Thursday, July 13, 2006

The Bridge Selection - The Toni Kan Review

YEAR: 2005

Nnorom Azuonye’s second poetry collection, A Bridge Selection, is characterized by a passionate intensity which imbues his lines with lyrical tenderness and defiant hope.

Azuonye, whose works have appeared in journals as varied and eclectic as Orbis, World Haiku Review, Eclectica Magazine and Agenda is better known as founder of the Sentinel Poetry Movement and Editor, Sentinel Poetry Quarterly.

A Bridge Selection is a hybrid work, bridging the gap, as its name implies between Nnorom’s debut collection of poems, Letter to God & Other Poems and his forthcoming sophomore effort, A Juror Of My Time due out in Spring, 2007.

The poems in A Bridge Selection plumb the depths of varied human emotions traversing different emotional trajectories and planes as they take us from a man watching a bird feeding on rail tracks to a man reminiscing over his distant homestead. There are also reflections of the poet’s personal history which becomes intertwined with the larger history of his benighted nation. Then there are the love poems, of the man contemplating his sleeping lover on the 10.25 train to East Croydon and another wondering what happened to the sweet love they once shared.

These poems are unabashed testaments of a poet who is not afraid to unburden himself through the ink flowing out of his pen. These are poems that spring forth from a fountain that spurts from the heart. Alone in exile, the poet persona thrives on large helpings of regret and nostalgia. The regret stems from the psychic and emotional distance from his home, the distance that engenders his cry at the tail end of the poem “Liberty “ where we read:

“My spirit cries, “O that I also could have
Such freedom without first having to die.” (p.2)

In the second poem of the collection, “In the Kitchen” the poet presents a domestic snapshot of a man and woman from two cultural backgrounds that are feuding over words that do not travel well across cultures.

The poems in this section are poems of loss, nostalgia and regret; the loss of innocence, nostalgia for old simpler times. The poet’s forced absence from his homestead is akin to bondage and thus the constant references to bondage and freedom. But there is defiant hope shining through always like the sun breaking through stubborn clouds.

“My village calls out my name through the hills
And I must go to embrace her warmth and peace…
Prepare the drums.” (p.5)

The second section of the collection is replete with poems that contemplate the end; the passing from this realm into another. In “Strings of Wilderness”, the archaic inversions at the beginning of the poem jar, while “When Bells Toll at Methodist Church” recalls John Donne’s eternal poem, “For Whom the Bell Tolls” but instead of gloom, the bells stirs in the poet a “dance of jubilation.”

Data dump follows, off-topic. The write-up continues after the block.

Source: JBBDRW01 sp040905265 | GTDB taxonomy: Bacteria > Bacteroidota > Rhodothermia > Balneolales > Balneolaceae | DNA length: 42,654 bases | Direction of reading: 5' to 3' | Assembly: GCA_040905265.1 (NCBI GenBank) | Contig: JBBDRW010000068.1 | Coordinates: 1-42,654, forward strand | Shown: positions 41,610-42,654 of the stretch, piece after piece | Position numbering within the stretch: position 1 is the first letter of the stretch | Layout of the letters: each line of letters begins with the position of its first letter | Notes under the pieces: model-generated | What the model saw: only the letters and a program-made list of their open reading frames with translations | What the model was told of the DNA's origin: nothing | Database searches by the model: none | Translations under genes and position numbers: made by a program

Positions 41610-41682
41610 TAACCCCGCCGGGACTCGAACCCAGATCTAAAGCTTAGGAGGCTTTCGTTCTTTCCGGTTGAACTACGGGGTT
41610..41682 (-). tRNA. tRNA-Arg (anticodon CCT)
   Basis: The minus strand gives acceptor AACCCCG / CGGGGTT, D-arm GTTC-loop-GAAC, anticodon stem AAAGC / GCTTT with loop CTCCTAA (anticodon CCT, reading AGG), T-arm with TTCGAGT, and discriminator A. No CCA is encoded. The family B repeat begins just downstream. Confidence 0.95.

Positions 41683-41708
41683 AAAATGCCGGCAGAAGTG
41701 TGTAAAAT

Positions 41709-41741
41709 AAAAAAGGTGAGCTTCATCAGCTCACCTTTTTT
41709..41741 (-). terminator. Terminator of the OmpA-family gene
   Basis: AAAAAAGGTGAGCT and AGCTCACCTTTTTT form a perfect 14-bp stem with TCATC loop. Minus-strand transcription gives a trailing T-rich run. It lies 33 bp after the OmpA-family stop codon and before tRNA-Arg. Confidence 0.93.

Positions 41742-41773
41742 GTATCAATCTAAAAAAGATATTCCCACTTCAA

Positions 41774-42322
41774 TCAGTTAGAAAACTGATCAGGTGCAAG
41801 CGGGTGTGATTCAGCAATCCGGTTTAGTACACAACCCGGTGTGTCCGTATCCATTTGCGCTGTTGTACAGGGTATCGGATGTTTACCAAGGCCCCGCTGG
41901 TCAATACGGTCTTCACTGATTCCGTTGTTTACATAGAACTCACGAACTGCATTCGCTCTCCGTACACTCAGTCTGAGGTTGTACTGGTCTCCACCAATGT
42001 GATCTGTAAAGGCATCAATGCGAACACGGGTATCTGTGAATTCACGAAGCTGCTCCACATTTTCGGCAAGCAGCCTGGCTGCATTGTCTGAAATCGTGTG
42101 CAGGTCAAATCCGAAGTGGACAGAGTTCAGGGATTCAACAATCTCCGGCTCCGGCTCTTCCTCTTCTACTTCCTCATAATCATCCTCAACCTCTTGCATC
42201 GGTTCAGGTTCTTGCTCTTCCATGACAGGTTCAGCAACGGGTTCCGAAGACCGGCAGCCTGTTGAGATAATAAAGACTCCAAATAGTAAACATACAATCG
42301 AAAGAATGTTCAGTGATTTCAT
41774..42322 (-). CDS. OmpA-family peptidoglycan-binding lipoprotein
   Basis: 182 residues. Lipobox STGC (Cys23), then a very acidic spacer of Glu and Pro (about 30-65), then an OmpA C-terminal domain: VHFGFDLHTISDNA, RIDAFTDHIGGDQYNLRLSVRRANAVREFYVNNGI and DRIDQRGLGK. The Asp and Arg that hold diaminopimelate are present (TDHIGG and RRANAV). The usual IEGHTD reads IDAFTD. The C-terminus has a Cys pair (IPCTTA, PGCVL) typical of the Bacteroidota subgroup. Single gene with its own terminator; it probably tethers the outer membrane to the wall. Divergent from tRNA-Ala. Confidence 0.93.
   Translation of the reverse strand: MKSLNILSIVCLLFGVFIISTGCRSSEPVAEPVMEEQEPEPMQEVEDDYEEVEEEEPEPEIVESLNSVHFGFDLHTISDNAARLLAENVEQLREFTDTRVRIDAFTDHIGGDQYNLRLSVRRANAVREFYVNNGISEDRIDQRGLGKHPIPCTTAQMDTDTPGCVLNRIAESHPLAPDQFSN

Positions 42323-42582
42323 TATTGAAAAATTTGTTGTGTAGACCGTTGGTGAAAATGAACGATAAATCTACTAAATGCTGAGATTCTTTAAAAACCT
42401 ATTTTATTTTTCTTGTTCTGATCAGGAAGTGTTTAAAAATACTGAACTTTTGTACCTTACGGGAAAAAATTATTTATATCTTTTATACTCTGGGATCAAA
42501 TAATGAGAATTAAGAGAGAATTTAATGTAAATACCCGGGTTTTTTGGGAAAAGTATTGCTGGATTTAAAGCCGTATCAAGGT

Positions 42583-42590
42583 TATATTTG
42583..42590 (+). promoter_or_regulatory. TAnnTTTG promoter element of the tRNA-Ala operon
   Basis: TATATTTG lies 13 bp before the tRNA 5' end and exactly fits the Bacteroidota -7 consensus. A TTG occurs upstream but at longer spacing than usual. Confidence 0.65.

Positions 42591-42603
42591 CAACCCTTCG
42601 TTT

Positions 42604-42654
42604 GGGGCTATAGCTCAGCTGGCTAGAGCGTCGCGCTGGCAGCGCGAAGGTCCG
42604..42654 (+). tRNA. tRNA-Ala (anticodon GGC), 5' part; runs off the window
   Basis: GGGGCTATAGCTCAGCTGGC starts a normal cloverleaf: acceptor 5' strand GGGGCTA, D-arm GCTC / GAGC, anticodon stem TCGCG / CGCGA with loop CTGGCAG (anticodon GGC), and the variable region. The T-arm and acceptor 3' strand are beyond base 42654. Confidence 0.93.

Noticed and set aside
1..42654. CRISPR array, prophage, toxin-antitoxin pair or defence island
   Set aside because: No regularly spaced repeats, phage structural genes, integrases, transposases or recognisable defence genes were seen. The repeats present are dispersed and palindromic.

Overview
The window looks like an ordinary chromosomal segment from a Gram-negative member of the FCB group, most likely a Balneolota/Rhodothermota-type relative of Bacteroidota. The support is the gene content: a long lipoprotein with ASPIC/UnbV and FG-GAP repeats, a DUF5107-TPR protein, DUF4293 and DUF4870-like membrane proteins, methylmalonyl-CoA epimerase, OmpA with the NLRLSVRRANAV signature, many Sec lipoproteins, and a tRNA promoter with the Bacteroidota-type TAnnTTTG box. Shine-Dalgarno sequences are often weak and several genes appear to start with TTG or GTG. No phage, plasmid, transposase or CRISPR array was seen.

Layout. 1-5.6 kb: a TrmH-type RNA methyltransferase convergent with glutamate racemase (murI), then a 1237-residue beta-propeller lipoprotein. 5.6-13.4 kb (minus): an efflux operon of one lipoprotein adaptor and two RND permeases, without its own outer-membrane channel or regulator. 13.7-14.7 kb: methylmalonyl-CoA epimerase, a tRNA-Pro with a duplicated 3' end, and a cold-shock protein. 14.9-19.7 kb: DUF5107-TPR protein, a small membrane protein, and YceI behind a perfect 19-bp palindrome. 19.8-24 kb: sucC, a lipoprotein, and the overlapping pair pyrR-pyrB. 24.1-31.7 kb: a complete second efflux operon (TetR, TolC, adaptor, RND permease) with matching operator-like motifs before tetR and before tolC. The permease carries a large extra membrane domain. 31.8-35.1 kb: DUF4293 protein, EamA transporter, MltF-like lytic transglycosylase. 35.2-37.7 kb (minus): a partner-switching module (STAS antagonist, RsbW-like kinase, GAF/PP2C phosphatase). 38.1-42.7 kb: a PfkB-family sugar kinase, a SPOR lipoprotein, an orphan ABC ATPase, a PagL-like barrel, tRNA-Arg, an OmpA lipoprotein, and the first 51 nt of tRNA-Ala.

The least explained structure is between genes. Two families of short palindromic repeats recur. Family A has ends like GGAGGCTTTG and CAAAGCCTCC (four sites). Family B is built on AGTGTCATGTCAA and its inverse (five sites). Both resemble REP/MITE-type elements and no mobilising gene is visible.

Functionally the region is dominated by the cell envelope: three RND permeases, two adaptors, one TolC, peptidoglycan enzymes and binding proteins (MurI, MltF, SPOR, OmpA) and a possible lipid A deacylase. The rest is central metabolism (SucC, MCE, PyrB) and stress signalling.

The two other poems of the section “On the Wings of Songs” and “Wake” have a funereal air about them. Steeped in the traditional Igbo tradition of the poet, the highly evocative poems capture best the mood of the section especially with the Igbo epigram at the beginning of “Wake”

“Do I know where it shall be?
Do I know where it shall be?
God, don’t let vultures
See my corpse” (p.12)

The love poems which pepper the Third Section are well realized, evoking memories of youthful shenanigans and passionate dalliances. The poet who is made giddy by the memories of good times past cries: “Memories! They shall make a songwriter of me.”

And even though he knows that memories are best left in the past where they belong, this poet who is high on nostalgia confesses that:

“I know that it is a sin to remember
But I cannot forget.” (p.15)

The poems that make up the Fourth Section, “A Fugitive Life” are the most intense and emotional. These are the lamentations of a fugitive forced to flee his homeland by circumstances he has no control over. These are poems that speak powerfully of pain, of a “land that drinks the sweat of her sons” where “The air is filled with stories of beaten warriors.”

“Dead Sun” is a comment on the rising sun insignia of the defunct Biafran Republic while the entire poem is a moving history of his country which the poet calls “the land of light plunged into darkness.” In this poem, the strands of the personal are interwoven into the larger public tapestry. The poet’s personal history like that of his nation is one of pain, an unending saga of blood shed and internecine wars, what the poet calls “cocktails of misery for me in limbo.”

Whether writing about war; the American carnage in Iraq, the collateral damage from the war as in Ali, the limbless lad or about abortion in “Thorn” where the poet wishes that he had not “nodded to a white coat/to pull that thorn from my future’s flesh,” despair never manages to eclipse hope, because there is optimism, that flickering light illuminating the dark tunnel, which is why the poet refuses to heed the call of the poet Victor Ehikhamenor who admonished: “Do not write about flowers when the roads are bad.”

He will write about flowers because as he says “a hope bird sings at my shoulders” and also because he makes it clear that:

“If I don’t write about flowers,
You see, demons shall vanquish
My loftiest dreams. They will regress (sic) me
To the age of darkness, and I, optimistic still,
Refuse to be walked backward. (P.39)

This review was first published in ThisDay (Nigeria) on Thursday, July 9th 2006.
Reproduced by permission. Copyright 2006: Toni Kan

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